The U.S. Supreme Court on Monday refused to hear a lawsuit challenging a California law that bans therapies that attempt to alter the sexuality or gender identity of LGBT youth.

It is the second time the high court has refused to hear a challenge to the law. Opponents of the law say it violates the U.S. Constitution by limiting freedom of speech and religion.

California in 2012 became the first state to approve such a law.

Rick Zbur, executive director of Equality California, cheered the news.

“Homosexuality is not a condition that needs curing.” Zbur said in a statement. “However, we do know that the practice of trying to change sexual orientation not only doesn’t work, but puts vulnerable LGBT young people at risk of depression, substance abuse, homelessness and suicide. It flies in the face of a consensus of respected health organizations – including the American Psychiatric Association, the American Medical Association, the American Academy of Pediatrics, and other groups – that efforts to change a young person’s sexual orientation are harmful.”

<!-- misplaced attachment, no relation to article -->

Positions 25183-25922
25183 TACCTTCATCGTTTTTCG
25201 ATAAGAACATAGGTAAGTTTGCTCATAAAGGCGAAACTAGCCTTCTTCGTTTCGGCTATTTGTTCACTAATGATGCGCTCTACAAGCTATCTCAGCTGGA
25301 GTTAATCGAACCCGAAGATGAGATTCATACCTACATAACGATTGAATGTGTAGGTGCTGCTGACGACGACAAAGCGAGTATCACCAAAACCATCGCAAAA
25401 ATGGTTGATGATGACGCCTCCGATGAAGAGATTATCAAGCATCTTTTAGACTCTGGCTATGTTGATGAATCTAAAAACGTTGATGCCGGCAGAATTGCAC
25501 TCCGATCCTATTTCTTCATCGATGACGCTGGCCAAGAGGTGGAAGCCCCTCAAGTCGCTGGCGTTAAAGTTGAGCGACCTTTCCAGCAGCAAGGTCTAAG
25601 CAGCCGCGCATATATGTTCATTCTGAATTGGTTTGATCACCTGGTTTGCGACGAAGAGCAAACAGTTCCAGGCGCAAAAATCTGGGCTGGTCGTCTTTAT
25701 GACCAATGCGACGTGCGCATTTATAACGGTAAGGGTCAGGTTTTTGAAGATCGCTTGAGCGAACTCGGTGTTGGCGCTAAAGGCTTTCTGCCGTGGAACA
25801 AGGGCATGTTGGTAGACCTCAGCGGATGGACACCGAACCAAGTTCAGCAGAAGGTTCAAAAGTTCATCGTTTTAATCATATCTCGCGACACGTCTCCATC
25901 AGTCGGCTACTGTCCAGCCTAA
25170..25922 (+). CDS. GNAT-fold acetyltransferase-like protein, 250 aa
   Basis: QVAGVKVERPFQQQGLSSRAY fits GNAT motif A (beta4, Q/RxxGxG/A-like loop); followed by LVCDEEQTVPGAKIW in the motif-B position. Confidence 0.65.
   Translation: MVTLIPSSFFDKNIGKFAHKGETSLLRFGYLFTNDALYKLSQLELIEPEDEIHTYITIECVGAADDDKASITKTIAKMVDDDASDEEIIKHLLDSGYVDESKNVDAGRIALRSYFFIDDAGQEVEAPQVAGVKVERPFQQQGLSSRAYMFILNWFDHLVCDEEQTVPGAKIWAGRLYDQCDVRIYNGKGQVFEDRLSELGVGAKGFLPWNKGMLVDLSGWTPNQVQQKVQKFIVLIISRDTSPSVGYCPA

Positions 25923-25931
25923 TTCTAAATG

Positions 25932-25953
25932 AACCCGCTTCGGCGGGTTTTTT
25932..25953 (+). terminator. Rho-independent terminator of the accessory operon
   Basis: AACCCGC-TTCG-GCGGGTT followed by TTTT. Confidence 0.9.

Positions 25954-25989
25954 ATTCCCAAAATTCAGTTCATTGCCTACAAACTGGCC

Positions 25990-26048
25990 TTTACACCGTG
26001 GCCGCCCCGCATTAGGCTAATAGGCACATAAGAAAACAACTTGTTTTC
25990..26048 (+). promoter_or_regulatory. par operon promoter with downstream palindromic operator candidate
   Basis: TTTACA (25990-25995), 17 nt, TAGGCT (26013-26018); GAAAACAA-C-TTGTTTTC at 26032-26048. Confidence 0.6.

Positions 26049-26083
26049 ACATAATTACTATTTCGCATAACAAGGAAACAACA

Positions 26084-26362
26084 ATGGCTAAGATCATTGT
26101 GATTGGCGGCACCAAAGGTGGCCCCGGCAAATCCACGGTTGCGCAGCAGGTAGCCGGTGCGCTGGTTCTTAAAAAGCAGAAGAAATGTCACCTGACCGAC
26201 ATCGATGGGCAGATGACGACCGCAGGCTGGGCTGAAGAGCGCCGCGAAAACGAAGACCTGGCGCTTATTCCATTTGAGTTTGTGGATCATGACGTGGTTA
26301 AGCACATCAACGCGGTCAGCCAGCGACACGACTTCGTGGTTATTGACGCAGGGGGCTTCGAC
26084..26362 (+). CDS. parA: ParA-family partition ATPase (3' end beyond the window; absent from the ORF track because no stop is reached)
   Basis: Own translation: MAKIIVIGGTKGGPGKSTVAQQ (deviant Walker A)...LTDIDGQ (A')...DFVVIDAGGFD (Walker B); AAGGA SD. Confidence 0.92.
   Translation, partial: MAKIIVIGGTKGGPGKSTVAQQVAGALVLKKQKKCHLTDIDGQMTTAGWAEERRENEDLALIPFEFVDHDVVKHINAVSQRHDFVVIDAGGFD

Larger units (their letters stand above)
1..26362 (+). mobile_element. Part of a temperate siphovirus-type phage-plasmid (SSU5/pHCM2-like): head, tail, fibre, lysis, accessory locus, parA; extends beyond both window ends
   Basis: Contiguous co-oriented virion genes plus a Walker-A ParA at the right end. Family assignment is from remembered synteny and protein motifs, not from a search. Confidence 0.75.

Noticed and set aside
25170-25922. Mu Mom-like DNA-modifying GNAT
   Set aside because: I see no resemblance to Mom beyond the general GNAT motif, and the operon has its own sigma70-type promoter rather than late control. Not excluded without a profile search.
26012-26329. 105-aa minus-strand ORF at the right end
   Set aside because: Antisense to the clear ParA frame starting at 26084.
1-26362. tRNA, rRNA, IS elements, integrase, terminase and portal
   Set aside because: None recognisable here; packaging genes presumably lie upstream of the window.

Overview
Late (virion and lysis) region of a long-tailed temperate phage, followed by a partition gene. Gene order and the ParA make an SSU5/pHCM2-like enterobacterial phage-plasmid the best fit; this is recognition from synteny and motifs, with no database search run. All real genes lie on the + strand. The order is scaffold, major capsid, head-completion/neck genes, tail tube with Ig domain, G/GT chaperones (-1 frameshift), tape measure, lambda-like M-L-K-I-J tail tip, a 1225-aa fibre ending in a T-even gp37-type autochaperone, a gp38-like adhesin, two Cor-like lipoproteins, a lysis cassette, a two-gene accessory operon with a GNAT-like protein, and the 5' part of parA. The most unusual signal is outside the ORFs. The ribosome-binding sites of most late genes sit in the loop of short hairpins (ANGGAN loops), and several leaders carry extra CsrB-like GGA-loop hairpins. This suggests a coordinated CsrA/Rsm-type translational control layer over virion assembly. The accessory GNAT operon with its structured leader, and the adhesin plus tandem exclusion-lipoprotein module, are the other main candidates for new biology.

The decision not to hear the challenge leaves in place a lower court's ruling upholding the ban.